Nearly half of primary care workers feel the way CQC inspects and regulates doesn’t improve the quality of care received by patients.
The CQC’s annual provider survey, which questioned 2,636 primary care professionals, including 2,361 GPs, saw 48% answer ‘not beneficial’ when asked what extent they believe the way CQC inspects and regulates is beneficial to the quality of care received by people.
This was a 13% increase on last year and compared with just 8% of hospital providers and 7% of adult social care providers.
The survey also found that 50% of primary medical service professionals strongly disagree or disagree that CQC inspection reports provide information to help improve services. This is compared with 13% of secondary care trusts, and 10% of adult social care providers believing the same.
In response to the survey Dr Richard Vautrey, BMA GP committee chair, said the CQC must ‘make more progress reducing the level of bureaucracy that still remains at the heart of the inspection process’.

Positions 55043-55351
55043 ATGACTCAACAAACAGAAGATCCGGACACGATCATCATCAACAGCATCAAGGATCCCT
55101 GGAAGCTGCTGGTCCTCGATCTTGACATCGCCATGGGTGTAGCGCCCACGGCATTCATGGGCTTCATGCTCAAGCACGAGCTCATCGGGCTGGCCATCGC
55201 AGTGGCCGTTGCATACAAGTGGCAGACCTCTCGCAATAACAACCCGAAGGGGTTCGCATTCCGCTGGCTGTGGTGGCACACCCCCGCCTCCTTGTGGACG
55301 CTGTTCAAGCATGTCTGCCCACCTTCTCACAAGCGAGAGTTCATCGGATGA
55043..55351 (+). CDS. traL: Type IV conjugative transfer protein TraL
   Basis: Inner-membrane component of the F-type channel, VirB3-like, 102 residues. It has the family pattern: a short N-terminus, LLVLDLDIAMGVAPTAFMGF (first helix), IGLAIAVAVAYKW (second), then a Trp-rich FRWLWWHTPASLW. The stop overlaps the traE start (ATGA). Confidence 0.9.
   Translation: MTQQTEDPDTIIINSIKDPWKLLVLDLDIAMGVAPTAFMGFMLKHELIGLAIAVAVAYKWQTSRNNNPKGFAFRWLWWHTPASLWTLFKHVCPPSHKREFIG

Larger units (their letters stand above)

He added: ‘GP practices are spending far too much time on pointless box ticking that adds nothing to improving the quality of care patients receive and in many cases actually drags them away from frontline patient care.’
The CQC said in its report that, for general practice, they are working with the GMC and NHS England to reduce ‘duplication of requests on providers, asking for information once, and using it many times’.
In the annual survey, the CQC also addressed a lack of consistency across inspections, ‘working with providers to understand more about their experiences of inconsistency’.
Professor Steve Field, chief inspector of general practice at the CQC, has previously said the watchdog is ‘not as consistent’ as it should be with some practices inspected with more leniency than others.
The CQC survey is changing for 2018, the CQC added, when only a ‘representative sample’, rather than all registered providers, will be questioned.